But people rarely talk about being “from” a county. They identify with their city and their state. Counties are just administrative subdivisions of the state with no legislative power and the nebulous purpose of maintaining the peace. When one realizes how the peace is kept, it’s all too clear how essential is it to understand and be engaged with county politics.
43,000 people were incarcerated in Oklahoma in 2018, and 13,000 were held in county jails. County Commissioners are required to inspect jails once a year, but the lack of oversight in county government means there are often few checks and balances to ensure those requirements are duly upheld. The living conditions of so many Oklahomans who are in county jails — nearly one-third of whom have not been convicted of a crime — lie with the oversight, decision-making, and investment of county officials.
A town over from Ninnekah in Grady County, a scandal recently broke that a handful of county officials have been overpaid by more than $727,000 since 2008. The state sets salary limits for its employees but the Grady Commissioners began ignoring that cap in 2008 and, in some cases without the knowledge of newly elected or appointed officials, ushered several generations of county officials into the scheme.
Counties have critical responsibilities, which is reason enough to pay more attention to who is elected to County office and how they choose to conduct their affairs, but they are also easy seats of mismanagement or corruption when there aren’t dedicated channels of oversight. Representative government does not work the way it’s supposed to when there are no clear accountability measures between elected and bureaucratic officials and the people they represent. Elevating the profile of county government is good for democracy.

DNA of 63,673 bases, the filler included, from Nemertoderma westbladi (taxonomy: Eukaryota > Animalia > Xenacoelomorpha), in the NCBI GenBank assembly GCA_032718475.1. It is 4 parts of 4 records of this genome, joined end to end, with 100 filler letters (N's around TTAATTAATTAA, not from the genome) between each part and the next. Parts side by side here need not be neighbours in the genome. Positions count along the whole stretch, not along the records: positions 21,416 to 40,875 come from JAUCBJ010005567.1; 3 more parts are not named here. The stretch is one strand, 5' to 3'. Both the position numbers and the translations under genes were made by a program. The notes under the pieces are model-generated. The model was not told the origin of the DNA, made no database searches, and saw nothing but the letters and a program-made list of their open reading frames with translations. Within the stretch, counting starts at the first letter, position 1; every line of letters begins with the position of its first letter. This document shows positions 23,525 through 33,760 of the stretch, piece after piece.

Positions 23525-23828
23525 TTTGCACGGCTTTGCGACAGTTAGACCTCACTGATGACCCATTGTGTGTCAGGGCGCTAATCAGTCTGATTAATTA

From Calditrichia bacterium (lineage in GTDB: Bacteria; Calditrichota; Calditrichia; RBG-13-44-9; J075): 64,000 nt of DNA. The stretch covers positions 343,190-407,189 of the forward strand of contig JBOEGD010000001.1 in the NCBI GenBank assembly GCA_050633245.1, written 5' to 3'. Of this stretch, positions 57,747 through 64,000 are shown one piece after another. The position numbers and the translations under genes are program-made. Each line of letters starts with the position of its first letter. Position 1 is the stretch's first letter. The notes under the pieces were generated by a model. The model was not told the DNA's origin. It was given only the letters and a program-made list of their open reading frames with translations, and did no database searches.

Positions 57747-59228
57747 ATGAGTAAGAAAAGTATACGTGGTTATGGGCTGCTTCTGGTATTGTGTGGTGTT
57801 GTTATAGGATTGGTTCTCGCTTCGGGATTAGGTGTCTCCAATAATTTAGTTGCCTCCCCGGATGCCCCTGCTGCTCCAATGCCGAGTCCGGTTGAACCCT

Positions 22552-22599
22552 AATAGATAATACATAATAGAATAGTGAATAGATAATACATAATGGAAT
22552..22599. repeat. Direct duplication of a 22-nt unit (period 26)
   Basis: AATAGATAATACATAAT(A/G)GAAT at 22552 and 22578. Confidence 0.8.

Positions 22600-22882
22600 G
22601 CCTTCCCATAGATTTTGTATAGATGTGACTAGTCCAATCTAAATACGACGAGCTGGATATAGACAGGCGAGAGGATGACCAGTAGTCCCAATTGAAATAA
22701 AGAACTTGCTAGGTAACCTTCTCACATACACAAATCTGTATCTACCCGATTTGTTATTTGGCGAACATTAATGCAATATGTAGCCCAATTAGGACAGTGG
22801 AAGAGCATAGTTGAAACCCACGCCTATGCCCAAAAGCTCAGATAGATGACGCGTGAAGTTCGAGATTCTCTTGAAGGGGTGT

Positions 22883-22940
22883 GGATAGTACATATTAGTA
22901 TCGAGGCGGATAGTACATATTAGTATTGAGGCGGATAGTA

As it stands, the county is one of the least-discussed segments of government. And if county government is responsible for the majority of public services in a town, is it any wonder that people would think it easier or more sensible to have their neighbor help fix the pothole in front of their house than to learn which level of government is responsible for that road and how to contact them and how to persuade them to prioritize their road?
The more time one spends thinking about and interacting with civic life in places like Ninnekah, the more one sees the natural reciprocity between small-town life and the preference for small government. The men getting together for coffee at the Shamrock know each other and know how to lend a hand when things get tough. But as the torn-up Shamrock parking lot proves, even these folks want Grady County work crews to widen and repave Ninnekah’s roads when conditions truly demand it.
Working in Ninnekah is helping us understand that anyone interested in revitalizing the civic life of our country can’t just start talking about effective civics education. We have to begin by seeing, smelling, feeling the context in which these civic skills are going to be used. We have to ask, what does civic life look like here?